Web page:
How to use “Puretch” high resolution photopolymer etch resist for making pattern plates and etching brass, copper, bronze, sterling and metal clays.
By: Nancy Hamilton 08/01/09 and 8/21/11.
The product I use to transfer images to metal for etching is called Puretch and it’s available at Cape Fear Press. When not using the paper, keep it in a black plastic container or the packaging it came in, in a dark space. It is VERY UV sensitive. Here are Cape Fear’s instructions for the paper. Remember that their instructions are for etching plates used for printing. We, as jewelers, are using this product in a slightly different manner. Because of the use difference, the instructions will differ slightly. The instructions I give below, are based on my experience with this product.
Images chosen should be line art – no gray areas. You can draw or use other clearly black and white imagery. If you are Photoshop savvy, you can use my tutorial: Photoshop Tutorial – Image to Line Drawing to convert your images to black and white.
Images need to be printed on transparency paper. By using transparent paper, UV rays can penetrate to the photo sensitive paper underneath. Wherever there is black ink (your printed image), the UV CAN’T penetrate. The photopolmer paper under that black ink remains unhardened and can be washed away when it is developed, leaving bare metal that can be attacked by electricity (E3 or other electrical etching system), acids or bases. The areas left exposed (the white or “clear” areas) get exposed and harden. This hardened paper stays on the plate during the etching and keeps the metal smooth and untouched. The end result, after etching is that you have areas of high relief (the exposed area) and low relief (the etched areas).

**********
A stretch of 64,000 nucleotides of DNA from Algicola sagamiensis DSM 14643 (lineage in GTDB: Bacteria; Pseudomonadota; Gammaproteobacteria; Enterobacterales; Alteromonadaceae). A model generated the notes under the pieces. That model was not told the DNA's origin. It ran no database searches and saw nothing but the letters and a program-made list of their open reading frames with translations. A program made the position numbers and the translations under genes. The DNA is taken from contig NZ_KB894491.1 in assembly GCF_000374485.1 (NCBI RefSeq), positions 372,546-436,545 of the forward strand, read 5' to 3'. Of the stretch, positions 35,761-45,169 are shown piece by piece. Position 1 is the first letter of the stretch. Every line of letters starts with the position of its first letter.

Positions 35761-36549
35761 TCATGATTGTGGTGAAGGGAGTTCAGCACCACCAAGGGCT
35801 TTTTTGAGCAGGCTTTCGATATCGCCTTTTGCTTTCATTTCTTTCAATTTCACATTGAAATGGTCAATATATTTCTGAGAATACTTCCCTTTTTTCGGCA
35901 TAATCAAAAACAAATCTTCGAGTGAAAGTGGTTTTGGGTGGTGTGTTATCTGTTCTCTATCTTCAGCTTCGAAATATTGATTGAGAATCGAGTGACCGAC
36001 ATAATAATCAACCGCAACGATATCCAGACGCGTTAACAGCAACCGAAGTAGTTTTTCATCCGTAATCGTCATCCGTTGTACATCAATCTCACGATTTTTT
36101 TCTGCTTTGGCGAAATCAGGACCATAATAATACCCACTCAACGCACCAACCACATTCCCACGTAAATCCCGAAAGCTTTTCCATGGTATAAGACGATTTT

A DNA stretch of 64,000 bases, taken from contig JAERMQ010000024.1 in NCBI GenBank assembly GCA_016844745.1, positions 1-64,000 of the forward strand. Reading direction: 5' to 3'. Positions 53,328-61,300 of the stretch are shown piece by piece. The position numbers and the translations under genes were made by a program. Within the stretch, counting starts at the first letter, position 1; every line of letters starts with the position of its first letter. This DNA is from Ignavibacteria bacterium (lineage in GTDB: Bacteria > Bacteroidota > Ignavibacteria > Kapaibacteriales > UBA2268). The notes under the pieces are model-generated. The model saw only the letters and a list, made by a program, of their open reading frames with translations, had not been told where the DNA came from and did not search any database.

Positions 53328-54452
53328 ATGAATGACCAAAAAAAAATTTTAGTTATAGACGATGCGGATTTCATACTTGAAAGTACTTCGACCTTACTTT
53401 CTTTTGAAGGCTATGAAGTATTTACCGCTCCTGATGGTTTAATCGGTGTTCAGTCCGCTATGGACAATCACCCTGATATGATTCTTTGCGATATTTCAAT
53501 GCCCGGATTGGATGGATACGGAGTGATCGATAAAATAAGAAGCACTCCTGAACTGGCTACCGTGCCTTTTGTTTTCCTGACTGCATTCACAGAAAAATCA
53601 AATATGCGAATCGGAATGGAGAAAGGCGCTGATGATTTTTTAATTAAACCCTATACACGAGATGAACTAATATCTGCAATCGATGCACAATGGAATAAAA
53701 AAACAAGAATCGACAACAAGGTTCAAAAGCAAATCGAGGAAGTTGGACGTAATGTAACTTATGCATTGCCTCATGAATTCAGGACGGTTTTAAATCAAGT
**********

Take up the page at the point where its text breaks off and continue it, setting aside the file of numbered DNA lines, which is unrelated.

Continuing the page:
Transparency paper is sold in many stores. Check your local office supply or art stores. Amazon sells 3M Color Laser Transparency paper for use in color laser printers. Use this only if you have a color laser printer. If you have an inkjet, they also sell inkjet and copier transparency papers. Be very, very careful in choosing your transparency paper as it can melt in your printer and RUIN it! Toner based black and white images are best. You can have your images photocopied. If you use an inkjet printer, be aware that the ink will run if it gets wet. During the following processes, ensure that your image stays dry. Print on the darkest setting, with the most saturation. See your printer manual for information on how to do that.
Ensure that the metal you are using is flat (Should not look like this picture!!!)If you have cut your sheet metal with shop sheers or a bench type, guillotine shear, ensure that the edges of the metal are not curled. If they are, use a plastic or leather mallet to hammer the edges flat.
Cut metal to size – which means – ensure that there is enough space on the metal for your image and a border of approx. 1 mm around the entire image. (Closest inch measurement: 3/64th or decimal of .0469)
Generally, if you are etching plates for use as pattern sheets, 130mm (approx. 5”) is as wide as you should make it. The width of your metal is determined by the roll-able area of your rolling mill and the size of your exposure unit. Length is limited by the size of your exposure unit.
Clean the metal (see my page titled: Cleaning Metal found under the Materials tab/Wire and Sheet Metal/Cleaning Metal) with pumice powder (order through jeweler’s supply stores) or Bon Ami, A non-toxic version of cleanser. Bar Keepers Friend (found in grocery stores – contains oxalic acid – don’t mix with other household cleaners or bleach) is another, if a more earth/human unfriendly, product. Some recommend cleaning with TSP but it is a phosphate based product that is not environmentally sound. When using any of these cleaning products you should always wear a particulate mask (dust mask). Wear gloves with BKF and TSP. Wash hands after use.
The metal is clean if the water “sheets” off. If you see any areas where the water balls up, the metal is not clean. Handle the metal by the edges only, after cleaning.